Suburbia

As gene pitney rips through his '60s-era "Town Without Pity" on the soundtrack, the camera glides past a '90s version of hell: the malls, tract houses and fast-food franchises of the suburbs. Welcome to the fictional town of Burnfield, U.S.A., where Massachusettsborn Eric Bogosian set his 1994 play about twentysomething tigers in a cage. The fierce and funny film version has been directed by Texan Richard Linklater (Slacker, Dazed and Confused, Before Sunrise) with rare grace and compassion.

The characters hang in the parking lot outside an all-night convenience store. College boy Jeff (a very fine Giovanni Ribissi) fancies himself the brain of the group. Buff (Steve Zahn) is the party boy. Tim (a spiky Nicky Katt), who cut off the tip of his finger to get out of the Air Force, now spends his time hassling the Pakistani couple who run the convenience store.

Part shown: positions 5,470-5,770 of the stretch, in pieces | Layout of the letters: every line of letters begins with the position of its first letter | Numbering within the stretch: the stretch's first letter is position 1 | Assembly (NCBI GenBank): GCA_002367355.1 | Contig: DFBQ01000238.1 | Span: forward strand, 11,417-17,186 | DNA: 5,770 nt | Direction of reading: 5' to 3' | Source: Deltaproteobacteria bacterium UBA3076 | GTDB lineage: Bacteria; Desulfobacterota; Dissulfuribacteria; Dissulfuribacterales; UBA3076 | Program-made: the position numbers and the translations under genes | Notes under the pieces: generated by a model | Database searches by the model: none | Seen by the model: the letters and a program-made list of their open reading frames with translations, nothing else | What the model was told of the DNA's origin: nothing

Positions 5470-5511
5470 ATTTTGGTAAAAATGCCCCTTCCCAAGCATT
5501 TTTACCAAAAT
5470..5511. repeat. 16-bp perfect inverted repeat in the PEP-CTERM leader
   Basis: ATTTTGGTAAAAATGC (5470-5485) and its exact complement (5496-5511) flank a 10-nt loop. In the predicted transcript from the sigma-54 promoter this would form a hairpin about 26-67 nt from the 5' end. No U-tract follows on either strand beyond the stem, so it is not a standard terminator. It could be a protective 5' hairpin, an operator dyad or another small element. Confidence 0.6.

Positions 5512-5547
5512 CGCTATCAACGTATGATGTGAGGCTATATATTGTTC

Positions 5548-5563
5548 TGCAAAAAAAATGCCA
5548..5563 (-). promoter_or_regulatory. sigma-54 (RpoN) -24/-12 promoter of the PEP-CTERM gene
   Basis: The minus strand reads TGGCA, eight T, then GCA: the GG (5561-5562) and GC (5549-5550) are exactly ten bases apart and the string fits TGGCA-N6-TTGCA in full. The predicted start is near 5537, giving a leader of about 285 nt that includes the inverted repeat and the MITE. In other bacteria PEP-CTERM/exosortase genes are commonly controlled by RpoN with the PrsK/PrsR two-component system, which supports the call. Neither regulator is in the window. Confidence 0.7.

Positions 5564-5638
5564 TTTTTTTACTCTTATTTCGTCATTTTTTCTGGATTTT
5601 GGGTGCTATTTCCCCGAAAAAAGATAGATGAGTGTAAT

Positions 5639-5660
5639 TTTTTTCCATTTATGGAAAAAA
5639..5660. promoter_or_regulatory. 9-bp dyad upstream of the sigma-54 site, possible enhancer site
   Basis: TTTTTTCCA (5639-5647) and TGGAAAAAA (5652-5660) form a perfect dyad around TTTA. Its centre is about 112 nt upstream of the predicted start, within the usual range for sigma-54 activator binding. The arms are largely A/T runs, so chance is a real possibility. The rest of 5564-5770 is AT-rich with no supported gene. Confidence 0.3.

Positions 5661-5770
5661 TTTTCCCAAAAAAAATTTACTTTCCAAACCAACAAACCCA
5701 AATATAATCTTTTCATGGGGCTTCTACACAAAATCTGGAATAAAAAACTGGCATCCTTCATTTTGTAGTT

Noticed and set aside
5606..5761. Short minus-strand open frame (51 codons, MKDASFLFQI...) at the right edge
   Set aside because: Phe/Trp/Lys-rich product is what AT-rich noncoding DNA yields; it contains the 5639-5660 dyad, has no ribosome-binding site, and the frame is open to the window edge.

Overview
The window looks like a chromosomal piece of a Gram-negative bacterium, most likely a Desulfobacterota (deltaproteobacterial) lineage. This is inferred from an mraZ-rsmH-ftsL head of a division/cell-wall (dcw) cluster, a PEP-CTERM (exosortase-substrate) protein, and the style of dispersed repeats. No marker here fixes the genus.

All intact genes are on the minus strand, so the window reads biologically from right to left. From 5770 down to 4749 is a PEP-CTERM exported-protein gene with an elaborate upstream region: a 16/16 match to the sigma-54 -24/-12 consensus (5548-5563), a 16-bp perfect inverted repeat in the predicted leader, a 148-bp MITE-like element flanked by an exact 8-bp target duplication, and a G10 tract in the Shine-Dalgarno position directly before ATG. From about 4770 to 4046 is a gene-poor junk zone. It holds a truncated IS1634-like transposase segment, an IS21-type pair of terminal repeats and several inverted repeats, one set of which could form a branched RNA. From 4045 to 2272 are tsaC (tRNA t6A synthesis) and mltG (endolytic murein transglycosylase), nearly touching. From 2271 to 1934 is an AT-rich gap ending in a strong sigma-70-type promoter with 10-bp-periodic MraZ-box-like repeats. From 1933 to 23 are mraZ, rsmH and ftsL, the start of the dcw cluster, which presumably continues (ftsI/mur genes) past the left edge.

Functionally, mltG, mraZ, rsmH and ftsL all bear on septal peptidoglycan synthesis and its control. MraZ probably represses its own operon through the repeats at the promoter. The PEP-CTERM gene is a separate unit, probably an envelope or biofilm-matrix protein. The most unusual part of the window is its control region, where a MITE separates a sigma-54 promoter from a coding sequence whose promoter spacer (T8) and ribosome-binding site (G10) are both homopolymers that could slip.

On this night, Jeff's performanceartist girlfriend, Sooze (Amie Carey invests her with the right blend of acid and honey), shows up with Bee-Bee (Dina Spybey), a nurse's aid who's just out of rehab, to meet Pony (Jayce Bartok), a high-school pal who is now a rock star and eager to show off his limo and babe publicist, Erica (a scrappy Parker Posey).

Pony's visit escalates the talk from good-natured humor to violent hostility and intimations of murder. SubUrbia boasts a dynamite cast, with Zahn a standout as the live wire. Bogosian, who was 20 in the '70s, and Linklater, who turned that corner in the '80s, forge a bond with their '90s counterparts that captures the timeless roar of youthful rebellion. Hotblooded, haunting and blisteringly comic, SubUrbia is a fireball.

From The Archives Issue 217: July 15, 1976
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